“Digital communication in government is developing well in specialist teams but less so in the mainstream.” That’s the headline finding from the Cabinet Office Digital Communication Capability Review, published in November 2013.
I found it a thought-provoking publication, because that finding – and many of the other barriers to digital communication it identified – resonated with me. They are often the same obstacles that prevent organisations from engaging better with their stakeholders. Solving one will often solve the other.
I’ve looked at some of the key findings of the report, and considered them in the light of digital communication and improved stakeholder engagement. For me, the key messages are:
- Focus first on what you want to achieve, and only then at the methods that can make it possible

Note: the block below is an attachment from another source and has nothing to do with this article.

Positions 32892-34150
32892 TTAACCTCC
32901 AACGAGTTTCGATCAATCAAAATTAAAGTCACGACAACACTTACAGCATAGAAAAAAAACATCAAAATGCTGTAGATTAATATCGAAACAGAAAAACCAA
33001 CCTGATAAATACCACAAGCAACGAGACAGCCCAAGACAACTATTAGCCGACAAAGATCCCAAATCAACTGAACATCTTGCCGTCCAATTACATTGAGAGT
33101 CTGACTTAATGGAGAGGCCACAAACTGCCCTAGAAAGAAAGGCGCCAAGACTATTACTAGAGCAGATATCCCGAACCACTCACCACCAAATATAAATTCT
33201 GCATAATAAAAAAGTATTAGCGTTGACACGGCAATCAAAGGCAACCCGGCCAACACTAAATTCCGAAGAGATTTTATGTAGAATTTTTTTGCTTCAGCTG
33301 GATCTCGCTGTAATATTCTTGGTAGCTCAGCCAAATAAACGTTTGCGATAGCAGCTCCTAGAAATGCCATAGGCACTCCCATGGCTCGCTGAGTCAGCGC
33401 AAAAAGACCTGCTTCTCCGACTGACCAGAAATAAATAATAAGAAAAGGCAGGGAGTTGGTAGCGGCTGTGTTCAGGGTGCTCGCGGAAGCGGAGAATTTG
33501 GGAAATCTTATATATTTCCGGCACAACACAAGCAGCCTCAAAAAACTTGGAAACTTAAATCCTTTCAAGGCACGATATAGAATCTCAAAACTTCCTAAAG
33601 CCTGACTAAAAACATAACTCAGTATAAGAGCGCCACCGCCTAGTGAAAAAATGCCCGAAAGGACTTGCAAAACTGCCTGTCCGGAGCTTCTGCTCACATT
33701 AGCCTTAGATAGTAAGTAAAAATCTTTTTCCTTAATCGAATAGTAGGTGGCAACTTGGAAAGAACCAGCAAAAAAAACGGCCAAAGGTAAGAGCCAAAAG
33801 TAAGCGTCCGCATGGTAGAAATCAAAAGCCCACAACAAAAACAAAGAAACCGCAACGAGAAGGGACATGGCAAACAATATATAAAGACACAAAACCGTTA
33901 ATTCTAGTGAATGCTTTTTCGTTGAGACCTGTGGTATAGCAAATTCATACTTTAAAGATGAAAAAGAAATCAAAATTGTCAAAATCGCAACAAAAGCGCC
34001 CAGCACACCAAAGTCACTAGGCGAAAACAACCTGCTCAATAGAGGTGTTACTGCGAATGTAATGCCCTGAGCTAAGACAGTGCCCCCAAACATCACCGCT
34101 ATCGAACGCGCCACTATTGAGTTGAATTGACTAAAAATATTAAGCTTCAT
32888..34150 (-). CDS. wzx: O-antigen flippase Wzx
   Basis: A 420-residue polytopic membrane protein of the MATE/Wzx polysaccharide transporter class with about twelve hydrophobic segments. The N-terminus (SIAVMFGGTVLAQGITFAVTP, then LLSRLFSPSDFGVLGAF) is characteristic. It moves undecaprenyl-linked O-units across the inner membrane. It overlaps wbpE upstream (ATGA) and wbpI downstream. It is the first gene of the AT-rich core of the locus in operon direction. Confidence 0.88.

- Collaborate with internal stakeholders as well as external ones – developing a culture of collaboration delivers major long-term benefits for all stakeholders.
Do you agree? I’d be interested in your thoughts.
What is communication? Strategy, objectives and evaluation
The report found that “too much digital communication and engagement” is delivered in a top-down way (i.e. broadcast only), and only rarely plays a “strategic role in driving efficiency, quality or collaboration with external stakeholders.” As a result, objectives tend to get focused on output metrics such as follower numbers, likes, retweets – and not on changing perceptions, attitudes or behaviours.